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Pride review

Anything but the pits

It’s fair to say that the relationship between the gay community and the mining one hasn’t been over-explored in popular cinema. Yet the real-life bond that formed between these two groups in the ’80s is precisely what motors this crowd-pleasing Brit-flick, an uplifting portrait of working-class solidarity that explores territory previously excavated by the likes of Brassed Off and Billy Elliot while still feeling as fresh as a newly uncovered coal seam.

It’s June 1984, three months into the miners’ strike. In London, one enterprising gay activist (Ben Schnetzer) has a notion to raise cash for the National Union of Miners (NUM), recognising in Scargill’s pit workers another oppressed minority at the sharp end of Thatcher’s policies. Rebuffed by the union’s leaders, the LGSM (Lesbians and Gays Support the Miners) decide to reach out to a colliery community directly. Their efforts take them to Onllwyn, a village in Wales whose prejudices throw another obstacle into the mix…

Inspired by a true story, Pride actually tells several. Front and centre is a tale of pronounced culture clash, the arrival of Schnetzer’s Mark, his long-suffering lieutenant Mike ( This Is England ’s Joe Gilgun) and the rest of their gang prompting every reaction from uneasy acceptance to disgusted outrage. Yet Stephen Beresford’s witty and moving script also makes space for a plethora of subplots that, while not always developed to their full potential, help give the film as a whole a richer, more profound resonance.

OK, so you might have expected to find a closeted teen (George MacKay) who takes up the banner behind his parents’ backs, or a flamboyant thespian (Dominic West) who breaks down barriers by unleashing the power of disco. Less anticipated, though, are the embittered Welsh outcast ( Sherlock ’s Andrew Scott) who knows only too well what prejudice awaits his cohorts in the Valleys, or the way the escalating Aids crisis sows seeds of division within this team of bucket-rattling do-gooders.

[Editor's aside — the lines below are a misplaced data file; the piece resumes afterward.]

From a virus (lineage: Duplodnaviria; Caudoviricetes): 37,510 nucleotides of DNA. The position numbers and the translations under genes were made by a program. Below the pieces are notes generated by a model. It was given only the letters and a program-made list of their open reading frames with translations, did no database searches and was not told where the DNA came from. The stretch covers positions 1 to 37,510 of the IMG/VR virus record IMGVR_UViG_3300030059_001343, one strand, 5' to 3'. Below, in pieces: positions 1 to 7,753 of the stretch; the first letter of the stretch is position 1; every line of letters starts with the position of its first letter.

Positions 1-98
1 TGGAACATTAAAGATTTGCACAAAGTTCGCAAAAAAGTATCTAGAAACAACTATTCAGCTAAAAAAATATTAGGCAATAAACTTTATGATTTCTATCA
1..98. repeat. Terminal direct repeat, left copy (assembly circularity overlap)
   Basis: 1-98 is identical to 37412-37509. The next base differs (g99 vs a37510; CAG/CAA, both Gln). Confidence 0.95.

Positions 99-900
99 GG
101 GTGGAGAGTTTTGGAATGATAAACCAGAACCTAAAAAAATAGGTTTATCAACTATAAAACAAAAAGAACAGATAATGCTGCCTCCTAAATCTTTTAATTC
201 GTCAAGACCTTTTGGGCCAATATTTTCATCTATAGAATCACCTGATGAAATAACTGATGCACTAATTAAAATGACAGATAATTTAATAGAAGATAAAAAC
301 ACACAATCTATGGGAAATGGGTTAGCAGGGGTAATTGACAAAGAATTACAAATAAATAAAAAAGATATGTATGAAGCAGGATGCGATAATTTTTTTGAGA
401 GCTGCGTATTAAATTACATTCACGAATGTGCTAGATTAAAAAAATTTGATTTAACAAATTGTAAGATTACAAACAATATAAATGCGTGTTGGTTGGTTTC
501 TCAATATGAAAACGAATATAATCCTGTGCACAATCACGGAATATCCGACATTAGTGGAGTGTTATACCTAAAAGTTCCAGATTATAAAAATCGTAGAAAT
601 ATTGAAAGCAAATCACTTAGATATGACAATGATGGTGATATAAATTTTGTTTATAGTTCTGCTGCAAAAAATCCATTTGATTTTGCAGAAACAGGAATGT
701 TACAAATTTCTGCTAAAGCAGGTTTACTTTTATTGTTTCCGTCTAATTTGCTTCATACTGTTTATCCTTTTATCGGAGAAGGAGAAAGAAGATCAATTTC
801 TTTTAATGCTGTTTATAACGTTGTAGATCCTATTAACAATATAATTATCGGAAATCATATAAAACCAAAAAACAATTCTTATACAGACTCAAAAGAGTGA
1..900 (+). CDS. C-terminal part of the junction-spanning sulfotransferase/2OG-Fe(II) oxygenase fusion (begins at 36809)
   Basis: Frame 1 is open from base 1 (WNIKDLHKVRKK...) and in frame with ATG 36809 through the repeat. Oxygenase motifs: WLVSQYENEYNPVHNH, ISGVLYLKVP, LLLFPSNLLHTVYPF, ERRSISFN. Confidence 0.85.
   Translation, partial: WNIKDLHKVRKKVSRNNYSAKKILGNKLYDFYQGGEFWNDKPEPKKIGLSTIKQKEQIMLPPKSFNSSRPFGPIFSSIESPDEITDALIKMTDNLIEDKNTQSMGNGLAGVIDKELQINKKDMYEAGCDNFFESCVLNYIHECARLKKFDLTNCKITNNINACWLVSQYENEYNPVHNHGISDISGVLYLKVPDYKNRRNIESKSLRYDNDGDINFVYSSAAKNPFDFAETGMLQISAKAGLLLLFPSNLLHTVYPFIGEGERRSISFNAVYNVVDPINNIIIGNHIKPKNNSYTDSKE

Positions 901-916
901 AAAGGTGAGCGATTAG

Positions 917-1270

In Onllwyn, too, we get stories aplenty: the humble housewife (Jessica Gunning) who finds a vocation in the cause, or the poetry-quoting shut-in (Bill Nighy) who experiences a new lease of life. And there is farce as well, much of it coming from a clutch of curious oldies, led by Imelda Staunton’s Hefina, who take to the leather scene like the proverbial ducks to water.

If there’s a heart to the film, though, it’s Dai (Paddy Considine), a union rep with the wit and foresight to see that a friend in need is a friend indeed. His thank you speech to a room of sceptical clubbers is an early highpoint, rivalled later by a rendition of ‘Bread And Roses’ – performed by one-time The Voice hopeful Bronwen Lewis – that is sadder than a pit pony stuck down a mineshaft.

That such emotional grace notes are sounded by a director with only one feature film credit to his name makes Pride ’s accomplishments all the more remarkable. Yet Matthew Warchus is hardly a novice, his numerous achievements in theatre ( Art , Matilda The Musical , God Of Carnage ) more than compensating for one lacklustre venture behind the camera ( Simpatico , his underwhelming 1999 adap of Sam Shepard’s play).

His second reveals him to be as adept at juggling big casts as he is at marshalling large set-pieces, be they in a working man’s club in the Dulais Valley, a Bronski Beat gig in Camden or a demonstration outside the Houses of Parliament. Perhaps his most important decision here, however, is to downplay the schmaltz, his film nimbly avoiding the layers of sentimentality that could have easily coated the entire enterprise like coal dust.

Admittedly, Beresford’s screenplay is noticeably less sure-footed when it comes to its lesbian characters, most of whom make Viz ’s Millie Tant seem sophisticated by comparison. Indeed, there are times when the likes of Steph (Faye Marsay), Zoe (Jessie Cave) and Stella (Karina Fernandez) are simply employed as punchlines: objects of curiosity to be quizzed and probed by Menna Trussler’s Gwen, an ageing busybody craving insights into the Sapphic lifestyle. (“What I was told about lesbians can’t be true, can it? That you’re all vegetarians?”) They may have a presence but they don’t have a voice, or at least one that gets heard. For all Pride ’s preaching about equality and acceptance, it’s invariably a bloke who steps up to the microphone.

Still, this is a minor cavil in a film with so much generosity of spirit, one that celebrates what brings us together rather than the stuff that pulls us apart. It’s also one that could conceivably do wonders for the Welsh tourist board, so lovingly is the country photographed by DoP Tat Radcliffe.

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